The project officially launched on March 25, 2013 at an event at the University of Baltimore Student Center. The kickoff event featured remarks by Howard County Executive Ken Ulman, who spoke of the importance of the Opportunity Collaborative’s work:
“We need to think regionally about jobs and transportation. The future vitality of our region rests on connecting people with good jobs in the smartest and most efficient ways. It means identifying and promoting job centers, making sure the transportation networks are in place so that workers can get to those jobs, and providing training needed for good careers. This Collaborative is the perfect forum for those discussions.”
To get the project’s work under way, the Collaborative is providing grants for “small-scale, replicable” projects that embody the types of community initiatives and assets the project seeks to foster. In November 2012, the Collaborative awarded its first of two rounds of $375,000 to eight diverse local projects. The grants range from transportation initiatives increasing access to employment centers, to an initiative increasing awareness of the connection between neighborhood trash disposal behavior and the cleanliness and health of local waterways.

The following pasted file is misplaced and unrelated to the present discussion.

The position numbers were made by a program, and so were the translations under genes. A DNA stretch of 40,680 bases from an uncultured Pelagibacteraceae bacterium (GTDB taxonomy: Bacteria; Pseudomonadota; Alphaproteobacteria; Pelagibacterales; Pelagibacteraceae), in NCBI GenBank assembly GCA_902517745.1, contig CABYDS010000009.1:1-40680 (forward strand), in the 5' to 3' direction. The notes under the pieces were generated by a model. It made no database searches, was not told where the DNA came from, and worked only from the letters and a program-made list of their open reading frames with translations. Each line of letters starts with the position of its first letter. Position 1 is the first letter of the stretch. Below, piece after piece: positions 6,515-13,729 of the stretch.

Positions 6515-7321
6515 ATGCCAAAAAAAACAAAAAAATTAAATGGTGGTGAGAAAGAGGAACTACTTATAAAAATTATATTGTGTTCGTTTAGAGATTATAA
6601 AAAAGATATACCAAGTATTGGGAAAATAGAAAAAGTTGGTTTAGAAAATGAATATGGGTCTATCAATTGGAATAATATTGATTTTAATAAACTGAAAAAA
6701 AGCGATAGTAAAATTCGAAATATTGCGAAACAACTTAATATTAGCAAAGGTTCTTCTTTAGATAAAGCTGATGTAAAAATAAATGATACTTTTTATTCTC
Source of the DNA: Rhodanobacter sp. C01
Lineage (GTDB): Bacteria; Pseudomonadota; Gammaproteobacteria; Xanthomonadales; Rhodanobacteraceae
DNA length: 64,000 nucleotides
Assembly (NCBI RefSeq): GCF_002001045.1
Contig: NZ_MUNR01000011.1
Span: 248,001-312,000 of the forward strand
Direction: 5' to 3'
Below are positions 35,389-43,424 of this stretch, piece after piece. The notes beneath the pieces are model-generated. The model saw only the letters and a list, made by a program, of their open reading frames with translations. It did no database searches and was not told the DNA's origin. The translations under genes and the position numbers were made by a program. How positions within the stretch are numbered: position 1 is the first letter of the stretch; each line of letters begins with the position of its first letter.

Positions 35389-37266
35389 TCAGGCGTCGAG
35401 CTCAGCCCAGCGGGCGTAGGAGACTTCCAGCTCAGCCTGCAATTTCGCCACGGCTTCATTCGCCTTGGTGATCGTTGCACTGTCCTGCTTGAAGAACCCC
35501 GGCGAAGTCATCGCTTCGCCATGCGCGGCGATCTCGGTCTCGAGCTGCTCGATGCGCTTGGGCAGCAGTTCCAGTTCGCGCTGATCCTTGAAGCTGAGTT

The City of Aberdeen in Harford County was one of the initial winner. Aberdeen will use a demonstration grant to facilitate transit-oriented development. The city has seen significant growth thanks to a major government investment in jobs and real estate surrounding the Aberdeen Proving Ground, a local military facility. Aberdeen hopes to create better connections to the DC/Baltimore Corridor, and the demonstration grant supports a change in local zoning codes to promote development centered on a train station that is experiencing a significant increase in demand. The local Aberdeen community and officials view the chance for denser development as an important economic development tool.
The Anne Arundel County Partnership for Children, Youth and Families also received a demonstration project grant to fund its Green Housing/Grow Jobs program. The program will train 10 public housing residents to retrofit lighting and improve energy efficiency at the Housing Authority of the City of Annapolis. Participants will receive job assistance and career mapping that will lead to apprenticeship training and permanent employment. The program provides a pathway to employment for a community hit particularly hard by the recession.
The Opportunity Collaborative is planning for an economically vital, equitable, and environmentally conscious future for the “Charm City” region. The project is strongly supported by local government leaders and organizations, co-chaired by the Mayor of the City of Annapolis, Joshua Cohen, and Scot T. Spencer of the Annie E. Casey Foundation. Mr. Kelly spoke of the public perception of the project, stating, “There’s a lot of interest in what were doing.”
Thanks to the investment of the Department of Housing and Urban Development’s Sustainable Communities Initiative, the Baltimore metropolitan region is working to make lasting, positive change in its communities.